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Tribal in-home services systems of care: Working with substance abusing families

Cross, T.L. – 2012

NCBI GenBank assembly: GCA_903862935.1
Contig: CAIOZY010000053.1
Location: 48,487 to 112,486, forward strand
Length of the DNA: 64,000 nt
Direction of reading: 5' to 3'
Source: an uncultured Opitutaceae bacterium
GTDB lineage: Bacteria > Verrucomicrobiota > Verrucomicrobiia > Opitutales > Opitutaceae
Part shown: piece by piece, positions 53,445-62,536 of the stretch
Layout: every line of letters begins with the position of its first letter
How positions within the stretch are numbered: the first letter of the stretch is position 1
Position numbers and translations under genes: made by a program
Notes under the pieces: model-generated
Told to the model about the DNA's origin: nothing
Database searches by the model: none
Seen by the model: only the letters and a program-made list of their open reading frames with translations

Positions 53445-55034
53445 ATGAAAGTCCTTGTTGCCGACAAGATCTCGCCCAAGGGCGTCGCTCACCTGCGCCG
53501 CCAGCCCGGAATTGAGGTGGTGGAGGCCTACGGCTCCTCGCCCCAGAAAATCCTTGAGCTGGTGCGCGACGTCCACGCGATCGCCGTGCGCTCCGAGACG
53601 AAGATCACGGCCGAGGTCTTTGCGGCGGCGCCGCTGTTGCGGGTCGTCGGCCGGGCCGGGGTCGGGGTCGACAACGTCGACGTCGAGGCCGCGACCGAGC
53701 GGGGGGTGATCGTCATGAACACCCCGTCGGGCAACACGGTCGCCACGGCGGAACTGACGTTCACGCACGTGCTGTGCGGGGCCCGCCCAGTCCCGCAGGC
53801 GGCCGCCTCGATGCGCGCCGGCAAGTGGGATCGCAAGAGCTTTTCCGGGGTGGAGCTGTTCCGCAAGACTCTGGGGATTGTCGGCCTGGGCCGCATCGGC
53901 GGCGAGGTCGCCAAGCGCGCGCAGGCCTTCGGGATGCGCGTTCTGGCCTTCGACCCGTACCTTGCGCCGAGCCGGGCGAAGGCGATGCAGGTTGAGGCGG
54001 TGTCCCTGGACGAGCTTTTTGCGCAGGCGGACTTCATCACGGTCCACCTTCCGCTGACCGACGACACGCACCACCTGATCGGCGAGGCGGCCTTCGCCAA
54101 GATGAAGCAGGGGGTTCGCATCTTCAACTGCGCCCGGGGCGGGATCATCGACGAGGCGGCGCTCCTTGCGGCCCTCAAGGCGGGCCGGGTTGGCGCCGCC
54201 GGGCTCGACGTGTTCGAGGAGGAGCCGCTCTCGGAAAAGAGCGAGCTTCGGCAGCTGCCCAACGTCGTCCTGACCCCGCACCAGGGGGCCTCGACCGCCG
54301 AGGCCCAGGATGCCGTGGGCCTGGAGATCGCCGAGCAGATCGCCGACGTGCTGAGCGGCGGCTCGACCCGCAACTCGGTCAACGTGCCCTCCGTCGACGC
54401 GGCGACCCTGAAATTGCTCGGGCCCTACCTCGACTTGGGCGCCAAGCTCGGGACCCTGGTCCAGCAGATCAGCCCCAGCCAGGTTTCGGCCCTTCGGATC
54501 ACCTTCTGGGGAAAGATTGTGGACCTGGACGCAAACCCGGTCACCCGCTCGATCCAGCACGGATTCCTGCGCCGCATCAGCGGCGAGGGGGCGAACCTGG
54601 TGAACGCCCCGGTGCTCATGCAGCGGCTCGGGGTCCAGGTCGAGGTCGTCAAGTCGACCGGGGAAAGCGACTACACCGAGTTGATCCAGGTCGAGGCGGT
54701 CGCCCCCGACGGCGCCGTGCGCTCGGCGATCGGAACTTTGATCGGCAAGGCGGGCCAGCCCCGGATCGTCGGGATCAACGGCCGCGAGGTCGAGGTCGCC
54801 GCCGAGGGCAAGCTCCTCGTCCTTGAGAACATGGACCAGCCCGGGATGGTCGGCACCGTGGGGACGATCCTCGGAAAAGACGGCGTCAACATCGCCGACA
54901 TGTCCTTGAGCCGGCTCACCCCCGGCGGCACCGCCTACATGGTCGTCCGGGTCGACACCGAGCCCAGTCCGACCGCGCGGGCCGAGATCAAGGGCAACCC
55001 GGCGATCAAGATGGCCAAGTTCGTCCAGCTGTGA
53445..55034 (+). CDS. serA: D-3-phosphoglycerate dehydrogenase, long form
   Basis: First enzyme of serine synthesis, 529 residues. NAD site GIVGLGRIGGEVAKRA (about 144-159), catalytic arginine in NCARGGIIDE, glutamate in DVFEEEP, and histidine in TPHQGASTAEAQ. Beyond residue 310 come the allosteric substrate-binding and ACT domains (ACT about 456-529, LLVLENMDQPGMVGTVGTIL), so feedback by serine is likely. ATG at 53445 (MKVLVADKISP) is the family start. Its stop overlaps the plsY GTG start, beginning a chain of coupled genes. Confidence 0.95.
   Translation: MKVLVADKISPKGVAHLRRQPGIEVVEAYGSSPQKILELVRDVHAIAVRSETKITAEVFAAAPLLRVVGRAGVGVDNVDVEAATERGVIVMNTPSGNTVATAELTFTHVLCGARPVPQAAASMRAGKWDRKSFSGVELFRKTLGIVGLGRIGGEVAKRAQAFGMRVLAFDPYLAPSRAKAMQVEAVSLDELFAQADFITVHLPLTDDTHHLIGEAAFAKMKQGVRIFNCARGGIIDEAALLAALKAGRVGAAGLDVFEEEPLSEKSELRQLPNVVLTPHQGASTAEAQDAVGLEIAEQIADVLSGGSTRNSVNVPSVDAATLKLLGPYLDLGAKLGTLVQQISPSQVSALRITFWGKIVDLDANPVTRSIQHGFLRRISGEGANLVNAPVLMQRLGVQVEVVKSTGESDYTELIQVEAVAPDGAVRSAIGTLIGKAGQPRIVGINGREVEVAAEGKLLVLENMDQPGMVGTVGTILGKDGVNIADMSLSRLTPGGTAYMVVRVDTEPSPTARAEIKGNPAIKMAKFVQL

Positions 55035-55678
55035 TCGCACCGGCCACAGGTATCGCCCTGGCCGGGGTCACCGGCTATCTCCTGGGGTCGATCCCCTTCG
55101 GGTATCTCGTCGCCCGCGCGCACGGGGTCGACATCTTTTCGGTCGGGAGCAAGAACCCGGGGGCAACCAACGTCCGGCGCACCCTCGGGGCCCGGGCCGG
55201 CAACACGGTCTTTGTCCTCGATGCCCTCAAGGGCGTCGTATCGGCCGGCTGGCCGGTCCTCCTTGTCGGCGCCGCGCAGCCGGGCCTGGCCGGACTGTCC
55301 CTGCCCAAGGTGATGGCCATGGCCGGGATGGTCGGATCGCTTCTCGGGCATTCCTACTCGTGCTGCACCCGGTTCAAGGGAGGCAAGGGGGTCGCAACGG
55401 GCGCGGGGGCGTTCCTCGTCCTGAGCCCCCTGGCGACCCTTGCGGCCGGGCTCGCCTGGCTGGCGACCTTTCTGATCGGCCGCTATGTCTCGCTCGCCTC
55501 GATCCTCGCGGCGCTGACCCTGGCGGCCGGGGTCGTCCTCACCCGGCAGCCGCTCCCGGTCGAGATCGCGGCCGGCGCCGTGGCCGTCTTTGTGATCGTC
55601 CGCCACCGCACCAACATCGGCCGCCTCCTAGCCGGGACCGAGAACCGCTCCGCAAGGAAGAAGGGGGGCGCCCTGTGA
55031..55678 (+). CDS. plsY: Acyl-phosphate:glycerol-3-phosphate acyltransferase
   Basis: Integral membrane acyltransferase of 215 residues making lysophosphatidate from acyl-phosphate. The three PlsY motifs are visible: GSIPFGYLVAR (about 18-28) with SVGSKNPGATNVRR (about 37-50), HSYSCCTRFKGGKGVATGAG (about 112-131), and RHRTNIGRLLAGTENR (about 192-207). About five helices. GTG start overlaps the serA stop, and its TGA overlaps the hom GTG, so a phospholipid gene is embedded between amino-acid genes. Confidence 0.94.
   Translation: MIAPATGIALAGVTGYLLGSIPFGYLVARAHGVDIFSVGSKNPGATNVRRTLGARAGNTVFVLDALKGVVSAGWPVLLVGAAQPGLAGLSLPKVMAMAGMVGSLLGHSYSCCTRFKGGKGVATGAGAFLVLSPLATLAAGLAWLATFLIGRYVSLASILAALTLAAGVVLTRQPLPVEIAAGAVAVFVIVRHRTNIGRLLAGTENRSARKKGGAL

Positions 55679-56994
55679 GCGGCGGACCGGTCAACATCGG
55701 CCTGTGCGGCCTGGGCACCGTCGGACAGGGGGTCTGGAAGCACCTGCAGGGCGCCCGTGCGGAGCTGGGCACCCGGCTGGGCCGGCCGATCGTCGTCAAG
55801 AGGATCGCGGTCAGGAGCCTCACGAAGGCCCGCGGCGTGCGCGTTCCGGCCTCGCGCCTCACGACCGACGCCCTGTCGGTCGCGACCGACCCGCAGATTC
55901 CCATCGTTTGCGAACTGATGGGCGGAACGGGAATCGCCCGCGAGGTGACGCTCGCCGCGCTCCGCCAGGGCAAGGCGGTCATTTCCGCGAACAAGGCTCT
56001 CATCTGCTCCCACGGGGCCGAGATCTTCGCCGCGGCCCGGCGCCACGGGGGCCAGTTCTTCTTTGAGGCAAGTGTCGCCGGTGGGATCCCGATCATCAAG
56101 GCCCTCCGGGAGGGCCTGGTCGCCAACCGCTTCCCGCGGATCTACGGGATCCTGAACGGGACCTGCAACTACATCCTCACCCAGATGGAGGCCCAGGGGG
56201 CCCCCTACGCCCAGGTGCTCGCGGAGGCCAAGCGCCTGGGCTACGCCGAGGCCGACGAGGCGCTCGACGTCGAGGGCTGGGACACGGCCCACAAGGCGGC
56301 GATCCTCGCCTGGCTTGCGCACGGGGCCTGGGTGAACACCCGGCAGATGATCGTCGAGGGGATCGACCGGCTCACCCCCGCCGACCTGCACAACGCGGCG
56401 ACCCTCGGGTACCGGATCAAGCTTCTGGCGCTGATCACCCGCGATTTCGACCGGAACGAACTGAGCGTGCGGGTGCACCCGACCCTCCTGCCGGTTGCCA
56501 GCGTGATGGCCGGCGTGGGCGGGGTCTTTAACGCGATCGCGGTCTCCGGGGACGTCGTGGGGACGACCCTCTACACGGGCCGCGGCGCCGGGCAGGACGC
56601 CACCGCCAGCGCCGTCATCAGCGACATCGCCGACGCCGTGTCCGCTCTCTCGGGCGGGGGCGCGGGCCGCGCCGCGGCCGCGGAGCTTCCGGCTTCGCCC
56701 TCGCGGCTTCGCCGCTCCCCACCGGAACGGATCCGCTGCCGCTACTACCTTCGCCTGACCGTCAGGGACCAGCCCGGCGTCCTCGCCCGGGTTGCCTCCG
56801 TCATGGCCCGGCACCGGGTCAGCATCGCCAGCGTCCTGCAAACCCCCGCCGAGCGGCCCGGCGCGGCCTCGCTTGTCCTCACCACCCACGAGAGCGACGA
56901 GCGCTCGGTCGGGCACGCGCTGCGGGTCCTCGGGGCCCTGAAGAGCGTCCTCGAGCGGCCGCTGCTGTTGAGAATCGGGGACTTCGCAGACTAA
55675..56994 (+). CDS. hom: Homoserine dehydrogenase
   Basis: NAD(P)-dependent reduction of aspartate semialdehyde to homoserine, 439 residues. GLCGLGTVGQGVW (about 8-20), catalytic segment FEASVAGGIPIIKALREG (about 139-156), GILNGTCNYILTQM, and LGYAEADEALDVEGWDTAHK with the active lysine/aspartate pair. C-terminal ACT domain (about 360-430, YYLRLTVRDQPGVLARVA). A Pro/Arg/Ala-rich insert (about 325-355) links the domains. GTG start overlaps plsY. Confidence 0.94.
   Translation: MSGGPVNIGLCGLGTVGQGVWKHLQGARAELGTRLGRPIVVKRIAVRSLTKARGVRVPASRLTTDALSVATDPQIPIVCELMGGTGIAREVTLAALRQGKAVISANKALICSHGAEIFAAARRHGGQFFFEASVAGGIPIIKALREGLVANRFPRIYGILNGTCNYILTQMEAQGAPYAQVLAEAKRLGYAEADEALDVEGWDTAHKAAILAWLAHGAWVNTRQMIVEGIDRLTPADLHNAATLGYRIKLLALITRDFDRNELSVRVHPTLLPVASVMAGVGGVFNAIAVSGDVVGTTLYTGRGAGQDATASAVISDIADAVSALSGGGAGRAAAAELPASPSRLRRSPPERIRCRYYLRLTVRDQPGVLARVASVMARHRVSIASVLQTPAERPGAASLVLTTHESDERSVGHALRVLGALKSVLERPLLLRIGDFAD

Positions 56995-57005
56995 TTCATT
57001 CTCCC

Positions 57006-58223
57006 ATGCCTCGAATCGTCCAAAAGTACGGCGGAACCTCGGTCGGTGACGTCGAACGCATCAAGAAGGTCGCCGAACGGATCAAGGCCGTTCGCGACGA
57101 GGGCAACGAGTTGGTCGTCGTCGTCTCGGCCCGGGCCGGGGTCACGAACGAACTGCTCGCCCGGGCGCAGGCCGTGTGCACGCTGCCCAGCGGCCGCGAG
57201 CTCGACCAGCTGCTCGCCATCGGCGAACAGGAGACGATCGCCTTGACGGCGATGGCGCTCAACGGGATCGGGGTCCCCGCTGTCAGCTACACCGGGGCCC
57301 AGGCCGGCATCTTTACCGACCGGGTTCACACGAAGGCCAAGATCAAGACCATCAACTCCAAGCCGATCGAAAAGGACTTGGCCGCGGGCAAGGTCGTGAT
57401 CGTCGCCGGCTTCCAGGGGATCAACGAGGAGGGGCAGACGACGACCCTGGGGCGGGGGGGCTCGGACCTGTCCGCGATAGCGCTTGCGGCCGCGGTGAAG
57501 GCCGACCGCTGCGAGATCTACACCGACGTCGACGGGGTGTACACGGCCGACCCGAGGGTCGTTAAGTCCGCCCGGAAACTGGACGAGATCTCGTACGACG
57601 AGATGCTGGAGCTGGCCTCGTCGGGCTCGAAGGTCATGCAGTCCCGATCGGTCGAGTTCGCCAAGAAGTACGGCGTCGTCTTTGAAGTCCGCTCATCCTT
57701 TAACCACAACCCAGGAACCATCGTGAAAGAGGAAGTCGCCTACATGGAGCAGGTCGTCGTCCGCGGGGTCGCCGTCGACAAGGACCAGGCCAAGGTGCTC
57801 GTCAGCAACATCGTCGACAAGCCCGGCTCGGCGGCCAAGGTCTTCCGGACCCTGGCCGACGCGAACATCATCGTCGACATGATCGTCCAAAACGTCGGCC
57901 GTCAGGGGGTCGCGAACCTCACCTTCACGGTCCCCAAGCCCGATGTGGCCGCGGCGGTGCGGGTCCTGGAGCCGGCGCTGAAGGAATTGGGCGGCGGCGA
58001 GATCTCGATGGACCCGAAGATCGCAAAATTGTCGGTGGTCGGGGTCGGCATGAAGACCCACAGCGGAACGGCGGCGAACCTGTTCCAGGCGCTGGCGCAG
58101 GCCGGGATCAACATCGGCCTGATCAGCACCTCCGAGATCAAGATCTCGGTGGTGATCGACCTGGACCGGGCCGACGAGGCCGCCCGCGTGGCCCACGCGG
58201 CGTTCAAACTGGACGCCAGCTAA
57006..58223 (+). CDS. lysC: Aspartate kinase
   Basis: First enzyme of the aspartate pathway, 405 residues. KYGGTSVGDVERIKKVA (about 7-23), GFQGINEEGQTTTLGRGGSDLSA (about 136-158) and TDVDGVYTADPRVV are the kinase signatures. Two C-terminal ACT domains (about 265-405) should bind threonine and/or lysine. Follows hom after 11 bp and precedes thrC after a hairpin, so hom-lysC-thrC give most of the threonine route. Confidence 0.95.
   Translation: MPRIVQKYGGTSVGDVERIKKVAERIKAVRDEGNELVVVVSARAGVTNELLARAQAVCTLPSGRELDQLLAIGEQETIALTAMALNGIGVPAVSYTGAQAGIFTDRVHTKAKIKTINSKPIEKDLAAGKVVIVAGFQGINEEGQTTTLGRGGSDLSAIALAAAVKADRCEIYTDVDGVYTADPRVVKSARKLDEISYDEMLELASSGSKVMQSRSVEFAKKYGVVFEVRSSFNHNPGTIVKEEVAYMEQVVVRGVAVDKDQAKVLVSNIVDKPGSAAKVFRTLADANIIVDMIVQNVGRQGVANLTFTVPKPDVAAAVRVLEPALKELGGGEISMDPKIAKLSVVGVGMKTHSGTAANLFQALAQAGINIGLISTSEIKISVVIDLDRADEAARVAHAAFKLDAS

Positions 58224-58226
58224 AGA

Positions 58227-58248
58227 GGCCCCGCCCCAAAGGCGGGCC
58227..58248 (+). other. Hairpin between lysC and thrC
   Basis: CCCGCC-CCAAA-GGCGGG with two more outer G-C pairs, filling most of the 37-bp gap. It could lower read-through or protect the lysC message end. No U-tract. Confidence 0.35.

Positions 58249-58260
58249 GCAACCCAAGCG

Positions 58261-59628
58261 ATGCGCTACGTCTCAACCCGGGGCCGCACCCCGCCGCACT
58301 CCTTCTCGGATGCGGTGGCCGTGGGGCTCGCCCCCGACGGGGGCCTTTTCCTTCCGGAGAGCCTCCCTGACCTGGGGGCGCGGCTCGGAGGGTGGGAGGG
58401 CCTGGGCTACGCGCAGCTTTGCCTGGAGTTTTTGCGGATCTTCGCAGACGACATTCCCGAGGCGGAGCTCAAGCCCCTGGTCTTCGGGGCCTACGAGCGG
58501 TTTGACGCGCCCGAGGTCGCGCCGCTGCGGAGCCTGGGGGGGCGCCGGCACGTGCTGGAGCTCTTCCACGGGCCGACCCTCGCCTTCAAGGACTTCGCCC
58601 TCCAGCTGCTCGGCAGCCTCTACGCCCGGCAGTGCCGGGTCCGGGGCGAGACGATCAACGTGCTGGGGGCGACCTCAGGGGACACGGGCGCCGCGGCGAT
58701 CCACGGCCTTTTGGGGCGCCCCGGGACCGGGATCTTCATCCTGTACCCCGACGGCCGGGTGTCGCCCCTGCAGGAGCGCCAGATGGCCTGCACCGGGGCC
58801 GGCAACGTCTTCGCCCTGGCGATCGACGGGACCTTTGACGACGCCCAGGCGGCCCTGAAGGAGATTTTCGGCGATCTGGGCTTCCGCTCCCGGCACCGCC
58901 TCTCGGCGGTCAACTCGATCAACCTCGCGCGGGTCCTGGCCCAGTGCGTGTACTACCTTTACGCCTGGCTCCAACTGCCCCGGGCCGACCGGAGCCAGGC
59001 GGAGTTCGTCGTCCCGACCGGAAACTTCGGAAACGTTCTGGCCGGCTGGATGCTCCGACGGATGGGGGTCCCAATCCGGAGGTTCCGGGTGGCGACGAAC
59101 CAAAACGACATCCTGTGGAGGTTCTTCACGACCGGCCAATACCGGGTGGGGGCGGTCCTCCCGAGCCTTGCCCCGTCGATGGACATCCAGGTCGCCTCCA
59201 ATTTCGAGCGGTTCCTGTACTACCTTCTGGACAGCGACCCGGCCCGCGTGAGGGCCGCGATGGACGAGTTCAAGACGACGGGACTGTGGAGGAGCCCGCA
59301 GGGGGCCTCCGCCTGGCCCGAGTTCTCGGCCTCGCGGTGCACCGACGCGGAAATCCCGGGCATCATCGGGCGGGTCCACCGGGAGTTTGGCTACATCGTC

This presentation discusses how to address parental substance abuse issues in child welfare-involved Native families. Presents data on the scope of the problem of parental substance abuse, including prenatal exposure. Notes that over 8 million children are living with at least one substance-dependent parent. Discusses the correlation between parental substance use and child abuse and, particularly, neglect. Lists the consequences of parental substance use on children, including the dangers of meth labs and other illicit drug activity such as trafficking. Describes the connection between substance abuse and chronic neglect. List the responsibilities of tribal child welfare workers in identifying substance use disorders and facilitating treatment. Provides best practice advice and notes the importance of helping children understand that addiction is a disease and not their fault. Also notes the need to ensure child safety. Discusses the use of the tribal in-home services model when working with substance-involved families. Describes the SAFERR systems of care approach, which involves collaboration between child welfare, treatment, and the courts. List the key premises of this approach, including working with ICWA guidelines. Notes that assessment is a process, and outlines the roles of treatment, child welfare, and court services throughout the entire assessment process. Includes flowcharts illustrating pathways of communication between agencies. Also includes resources for further information.